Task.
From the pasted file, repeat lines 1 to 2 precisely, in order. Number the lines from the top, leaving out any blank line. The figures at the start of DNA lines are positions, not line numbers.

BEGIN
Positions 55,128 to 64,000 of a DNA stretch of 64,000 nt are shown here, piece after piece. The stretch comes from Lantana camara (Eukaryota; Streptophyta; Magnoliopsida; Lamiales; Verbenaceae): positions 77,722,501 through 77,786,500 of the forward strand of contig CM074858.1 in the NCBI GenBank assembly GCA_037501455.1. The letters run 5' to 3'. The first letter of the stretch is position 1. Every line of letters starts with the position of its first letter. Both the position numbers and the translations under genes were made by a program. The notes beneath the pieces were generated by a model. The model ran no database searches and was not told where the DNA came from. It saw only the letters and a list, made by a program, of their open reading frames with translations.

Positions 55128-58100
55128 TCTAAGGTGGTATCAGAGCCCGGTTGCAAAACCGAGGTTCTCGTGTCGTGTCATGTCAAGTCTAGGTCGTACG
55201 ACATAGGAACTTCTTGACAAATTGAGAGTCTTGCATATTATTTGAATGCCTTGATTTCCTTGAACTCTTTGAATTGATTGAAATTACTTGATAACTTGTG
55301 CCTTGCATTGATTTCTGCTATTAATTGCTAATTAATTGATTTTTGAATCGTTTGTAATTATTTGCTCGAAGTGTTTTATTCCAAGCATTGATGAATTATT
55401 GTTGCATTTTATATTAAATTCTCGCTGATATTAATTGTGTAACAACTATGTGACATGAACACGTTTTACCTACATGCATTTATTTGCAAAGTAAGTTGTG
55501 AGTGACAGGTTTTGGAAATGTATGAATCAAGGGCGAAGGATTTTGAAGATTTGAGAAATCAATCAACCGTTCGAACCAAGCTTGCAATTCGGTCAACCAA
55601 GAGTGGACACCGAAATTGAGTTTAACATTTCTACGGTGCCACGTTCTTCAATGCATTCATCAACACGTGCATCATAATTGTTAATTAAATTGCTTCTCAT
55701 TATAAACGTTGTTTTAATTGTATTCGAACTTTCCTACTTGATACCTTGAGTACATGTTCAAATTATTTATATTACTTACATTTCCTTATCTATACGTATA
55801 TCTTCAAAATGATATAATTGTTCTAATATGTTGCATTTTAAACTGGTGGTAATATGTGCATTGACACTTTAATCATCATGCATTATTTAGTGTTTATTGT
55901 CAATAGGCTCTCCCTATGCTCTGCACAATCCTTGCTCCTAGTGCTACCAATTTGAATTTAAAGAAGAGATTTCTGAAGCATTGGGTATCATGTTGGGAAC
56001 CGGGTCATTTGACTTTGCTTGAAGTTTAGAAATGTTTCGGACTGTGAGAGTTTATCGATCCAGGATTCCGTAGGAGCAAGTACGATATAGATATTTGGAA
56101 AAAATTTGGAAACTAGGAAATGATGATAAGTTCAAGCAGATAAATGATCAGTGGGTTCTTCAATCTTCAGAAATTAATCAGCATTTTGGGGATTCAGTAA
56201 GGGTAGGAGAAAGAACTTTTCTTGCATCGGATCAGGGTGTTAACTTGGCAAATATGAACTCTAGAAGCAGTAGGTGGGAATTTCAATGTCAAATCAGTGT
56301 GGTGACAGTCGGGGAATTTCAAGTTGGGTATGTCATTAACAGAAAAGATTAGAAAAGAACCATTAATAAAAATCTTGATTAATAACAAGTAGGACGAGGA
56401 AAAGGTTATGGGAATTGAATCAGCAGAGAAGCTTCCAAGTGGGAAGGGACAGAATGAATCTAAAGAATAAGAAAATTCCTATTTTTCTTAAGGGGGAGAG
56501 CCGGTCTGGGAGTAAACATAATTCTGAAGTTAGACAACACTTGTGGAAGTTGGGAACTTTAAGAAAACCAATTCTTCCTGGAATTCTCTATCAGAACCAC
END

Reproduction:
Positions 55,128 to 64,000 of a DNA stretch of 64,000 nt are shown here, piece after piece. The stretch comes from Lantana camara (Eukaryota; Streptophyta; Magnoliopsida; Lamiales; Verbenaceae): positions 77,722,501 through 77,786,500 of the forward strand of contig CM074858.1 in the NCBI GenBank assembly GCA_037501455.1. The letters run 5' to 3'. The first letter of the stretch is position 1. Every line of letters starts with the position of its first letter. Both the position numbers and the translations under genes were made by a program. The notes beneath the pieces were generated by a model. The model ran no database searches and was not told where the DNA came from. It saw only the letters and a list, made by a program, of their open reading frames with translations.

Positions 55128-58100